Employ harm reduction techniques: If you are binging and fasting, make sure you are taking vitamin supplements and keeping hydrated (purging can really dehydrate you). If you are purging, chew antacids to neutralise the extra acid in your mouth afterwards to avoid messing up your teeth. Avoid taking laxatives or diet pills, they can really mess you up!
All your feelings are valid. And if you need to, you should find someone to talk to about them. A lot of people feel like their eating/ body image isnt “serious enough” to ask for help. But if its a problem to you, its a problem!
Remember your friends and family love you! They aren’t perfect but they are usually acting out of concern.
– Check out B-eat, a great support network!

How to be a good ally:

Read up on other people’s experiences of eating disorders. It’s your duty to learn about this sort of thing, don’t expect your friend to be in a position where they can teach you about it. Also, don’t assume that one persons experiences of having an eating disorder will be the same as anyone else’s.
– Foster body-positivism within yourself and your attitude to others. This means avoiding re-enforcing fat-prejudice by saying things like “but you’re not fat”, etc. Organise politically for body-positivism, and actively change the environment around you.
Don’t comment on how your friend’s body looks. Saying “you’re too thin” is still a negative comment about someone else’s body.
– Be there when your friend wants to chat. Employ active listening.
Don’t try to “fix” your friend. Let them know that you are there for them if they need you, and actively make yourself available for them.
Be patient, your friend might get angry or upset with you. Make sure you always employ non-violent communication: i.e. saying “I feel x when y happens” is less accusatory than saying “you make me feel x”
– Power struggles over food and eating are damaging. Consent is important. Never try and force someone to eat if they don’t want to. Avoid criticising your friend’s eating habits, instead focus on their feelings. Your friend is probably making themselves feel guilty and ashamed for the both of you – don’t try and guilt them into eating.
– Another thing to do is to think about how family/household approaches to food may support (or otherwise) the person with an eating disorder. Do you always hang out in the kitchen? Would having dinner in front of the tv help take the pressure off? Some people find being involved in cooking helpful, others not so much. How about skipping or growing your own food?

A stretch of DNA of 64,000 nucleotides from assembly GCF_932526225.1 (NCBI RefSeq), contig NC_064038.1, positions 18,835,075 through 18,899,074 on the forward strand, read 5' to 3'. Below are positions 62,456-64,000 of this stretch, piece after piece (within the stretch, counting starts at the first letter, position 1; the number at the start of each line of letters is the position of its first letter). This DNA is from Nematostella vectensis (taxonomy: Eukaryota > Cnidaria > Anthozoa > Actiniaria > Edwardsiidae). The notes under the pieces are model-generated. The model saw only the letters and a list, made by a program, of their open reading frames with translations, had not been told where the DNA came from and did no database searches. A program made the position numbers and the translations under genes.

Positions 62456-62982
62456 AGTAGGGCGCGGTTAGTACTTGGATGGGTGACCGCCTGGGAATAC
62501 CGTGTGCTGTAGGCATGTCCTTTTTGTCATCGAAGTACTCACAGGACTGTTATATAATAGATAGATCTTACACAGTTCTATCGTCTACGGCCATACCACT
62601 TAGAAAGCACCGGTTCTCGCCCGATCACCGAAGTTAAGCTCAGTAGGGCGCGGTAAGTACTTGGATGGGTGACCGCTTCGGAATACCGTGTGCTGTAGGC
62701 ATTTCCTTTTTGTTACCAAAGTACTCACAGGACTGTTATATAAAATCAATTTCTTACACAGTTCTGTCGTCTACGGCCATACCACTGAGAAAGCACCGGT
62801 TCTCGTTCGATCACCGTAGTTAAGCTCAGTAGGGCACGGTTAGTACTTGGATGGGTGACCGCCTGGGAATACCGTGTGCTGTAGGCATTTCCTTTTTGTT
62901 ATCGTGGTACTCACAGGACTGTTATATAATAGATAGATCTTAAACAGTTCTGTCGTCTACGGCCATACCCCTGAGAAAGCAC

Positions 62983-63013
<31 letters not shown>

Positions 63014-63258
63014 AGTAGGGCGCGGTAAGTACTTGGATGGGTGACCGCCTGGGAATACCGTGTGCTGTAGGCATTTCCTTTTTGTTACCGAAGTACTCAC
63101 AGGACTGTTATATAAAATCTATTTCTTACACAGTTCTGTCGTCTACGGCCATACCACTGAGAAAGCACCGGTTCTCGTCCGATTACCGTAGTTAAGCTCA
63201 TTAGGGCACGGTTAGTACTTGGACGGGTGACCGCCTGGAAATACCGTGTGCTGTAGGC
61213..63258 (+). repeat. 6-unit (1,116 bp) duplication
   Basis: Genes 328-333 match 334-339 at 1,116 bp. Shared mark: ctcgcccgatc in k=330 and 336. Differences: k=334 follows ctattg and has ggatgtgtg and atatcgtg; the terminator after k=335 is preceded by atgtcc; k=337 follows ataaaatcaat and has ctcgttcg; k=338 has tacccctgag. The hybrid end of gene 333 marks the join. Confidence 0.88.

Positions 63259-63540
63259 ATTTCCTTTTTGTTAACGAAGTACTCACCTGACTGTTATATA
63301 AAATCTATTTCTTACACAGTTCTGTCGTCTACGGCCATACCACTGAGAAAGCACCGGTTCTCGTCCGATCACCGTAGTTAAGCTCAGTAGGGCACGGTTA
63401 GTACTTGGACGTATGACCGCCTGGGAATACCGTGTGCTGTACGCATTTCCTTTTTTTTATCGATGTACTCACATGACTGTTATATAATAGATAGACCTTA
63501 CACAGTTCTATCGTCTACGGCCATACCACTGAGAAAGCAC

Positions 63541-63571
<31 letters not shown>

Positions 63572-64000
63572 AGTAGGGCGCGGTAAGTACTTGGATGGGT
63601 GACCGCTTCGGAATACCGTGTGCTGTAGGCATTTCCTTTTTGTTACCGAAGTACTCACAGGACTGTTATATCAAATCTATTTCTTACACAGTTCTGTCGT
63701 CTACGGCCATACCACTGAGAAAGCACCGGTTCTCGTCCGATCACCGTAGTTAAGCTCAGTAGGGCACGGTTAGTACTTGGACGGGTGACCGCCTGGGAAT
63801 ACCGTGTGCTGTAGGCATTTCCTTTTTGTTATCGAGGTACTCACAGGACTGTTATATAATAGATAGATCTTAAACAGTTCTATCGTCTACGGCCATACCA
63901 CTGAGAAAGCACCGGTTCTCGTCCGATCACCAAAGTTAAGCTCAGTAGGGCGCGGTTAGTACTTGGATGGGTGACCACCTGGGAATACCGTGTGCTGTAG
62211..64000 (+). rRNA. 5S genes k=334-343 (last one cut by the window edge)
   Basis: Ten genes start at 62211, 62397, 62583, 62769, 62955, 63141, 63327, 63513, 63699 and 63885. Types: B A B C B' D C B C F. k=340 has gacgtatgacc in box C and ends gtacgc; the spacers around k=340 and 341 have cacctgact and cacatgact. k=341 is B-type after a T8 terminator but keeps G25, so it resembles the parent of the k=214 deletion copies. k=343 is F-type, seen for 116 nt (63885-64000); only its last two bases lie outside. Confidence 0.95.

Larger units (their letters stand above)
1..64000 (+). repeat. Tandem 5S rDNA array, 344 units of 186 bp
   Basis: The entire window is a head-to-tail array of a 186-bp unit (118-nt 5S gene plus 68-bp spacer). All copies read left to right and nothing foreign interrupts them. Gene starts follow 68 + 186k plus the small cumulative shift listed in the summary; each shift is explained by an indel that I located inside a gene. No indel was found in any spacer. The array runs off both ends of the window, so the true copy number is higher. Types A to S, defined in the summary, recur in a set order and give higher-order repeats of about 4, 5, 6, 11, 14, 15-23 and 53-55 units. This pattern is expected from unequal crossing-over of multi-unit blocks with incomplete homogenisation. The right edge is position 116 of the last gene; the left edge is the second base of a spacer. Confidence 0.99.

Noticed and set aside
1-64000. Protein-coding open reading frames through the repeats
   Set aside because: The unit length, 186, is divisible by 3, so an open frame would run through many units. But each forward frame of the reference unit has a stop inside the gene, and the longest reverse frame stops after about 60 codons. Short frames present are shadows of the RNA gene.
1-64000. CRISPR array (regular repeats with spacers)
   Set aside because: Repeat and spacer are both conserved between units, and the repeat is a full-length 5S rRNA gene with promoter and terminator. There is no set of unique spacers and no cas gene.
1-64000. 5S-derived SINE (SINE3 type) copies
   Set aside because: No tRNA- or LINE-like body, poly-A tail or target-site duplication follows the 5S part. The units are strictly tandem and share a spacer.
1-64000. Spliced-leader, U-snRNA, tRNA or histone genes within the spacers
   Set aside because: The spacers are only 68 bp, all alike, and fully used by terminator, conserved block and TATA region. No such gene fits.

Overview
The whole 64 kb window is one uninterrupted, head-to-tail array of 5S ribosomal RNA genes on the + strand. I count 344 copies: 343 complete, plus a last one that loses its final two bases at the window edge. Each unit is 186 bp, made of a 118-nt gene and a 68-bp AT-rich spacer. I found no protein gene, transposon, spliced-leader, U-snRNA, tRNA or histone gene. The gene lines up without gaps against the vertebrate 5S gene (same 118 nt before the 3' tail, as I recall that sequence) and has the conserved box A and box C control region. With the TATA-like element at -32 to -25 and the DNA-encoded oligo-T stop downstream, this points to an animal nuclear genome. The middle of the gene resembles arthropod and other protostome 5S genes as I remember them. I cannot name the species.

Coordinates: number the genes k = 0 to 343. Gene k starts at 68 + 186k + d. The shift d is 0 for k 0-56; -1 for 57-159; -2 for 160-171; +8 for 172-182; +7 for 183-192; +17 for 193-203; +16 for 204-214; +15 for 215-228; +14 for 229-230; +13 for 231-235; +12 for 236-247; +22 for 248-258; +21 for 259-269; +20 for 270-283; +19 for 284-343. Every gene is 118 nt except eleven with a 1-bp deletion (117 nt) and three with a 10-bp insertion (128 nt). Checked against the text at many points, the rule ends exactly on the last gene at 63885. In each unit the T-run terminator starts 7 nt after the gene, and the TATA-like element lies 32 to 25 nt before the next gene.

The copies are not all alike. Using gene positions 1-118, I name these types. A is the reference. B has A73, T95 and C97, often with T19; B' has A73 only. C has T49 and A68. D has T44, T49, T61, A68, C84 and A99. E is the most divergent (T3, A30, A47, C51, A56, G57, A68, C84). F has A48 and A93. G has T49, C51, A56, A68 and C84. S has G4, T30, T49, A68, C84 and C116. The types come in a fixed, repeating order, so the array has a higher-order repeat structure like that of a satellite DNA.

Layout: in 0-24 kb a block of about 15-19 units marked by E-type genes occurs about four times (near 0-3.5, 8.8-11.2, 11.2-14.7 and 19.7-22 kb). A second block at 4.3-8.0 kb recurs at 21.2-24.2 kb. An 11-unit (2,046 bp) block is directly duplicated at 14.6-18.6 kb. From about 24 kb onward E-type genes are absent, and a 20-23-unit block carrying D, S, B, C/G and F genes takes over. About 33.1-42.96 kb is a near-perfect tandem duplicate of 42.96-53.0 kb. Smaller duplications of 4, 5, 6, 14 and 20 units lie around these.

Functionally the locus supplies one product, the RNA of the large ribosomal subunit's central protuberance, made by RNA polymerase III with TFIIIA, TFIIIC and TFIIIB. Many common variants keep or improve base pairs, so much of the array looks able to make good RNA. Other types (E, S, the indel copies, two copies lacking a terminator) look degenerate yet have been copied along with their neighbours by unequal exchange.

– Being stressed and upset can only lead to more harm, so make sure you time to pamper yourself and make sure you are OK too!

If you have any other positive tips, stories, resources or advice, please feel free to post in the comments (or even write an article for us!) – Thanks to everyone who has contributed helpful advice so far. Please read the above section on being a good ally before posting a comment, anything that isn’t positive about other people’s bodies will be deleted.

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43 Responses to “Running on Empty: Bulimia, Food and Positive Body-Image”

  1. Riley February 27, 2012 at 4:51 pm #

    Aw, the picture of you and Luke is well sweet. Love you Jess!

    • radicalrabbit February 27, 2012 at 5:42 pm #

      Also: willies! I think this is the first time for the blog!

  2. Riley February 27, 2012 at 4:57 pm #

    Also, one good tip I came across for supportive friends and family is to find positive reinforcement that doesn’t buy into the eating disorder’s logic. I.e. saying “I’m happy to see you looking so full of energy” rather than “But you’re not fat!”.

    Another thing to do is to think about how family/household approaches to food my support (or otherwise) the person with an eating disorder. Do you always hang out in the kitchen? Would having dinner in front of the tv help take the pressure off? Some people find being involved in cooking helpful, others not so much. How about skipping or growing your own food?

    • radicalrabbit February 27, 2012 at 5:52 pm #

      I plonked this in the main post! 🙂 Good advice!

  3. Hannah February 27, 2012 at 5:01 pm #

    Excellent and very thought-provoking post, Jess. xx

  4. Alex February 27, 2012 at 5:07 pm #

    You’re so brave to talk openly about this Jess.

    I’d like to add that seeking professional help is highly advisable for anyone with an eating disorder. I think many people feel that their disorder is ‘not serious enough’ to go to a doctor with; this is not true – if it interferes with your life, then it’s a serious problem. If you had a physical illness, you would be unlikely to think you could cure yourself, but would seek medical help; the same logic should apply to a mental illness. Cognitive Behavioral Therapy (CBT) has a very high success rate for eating disorders, and I’d recommend it to anyone seeking to recover from an ED.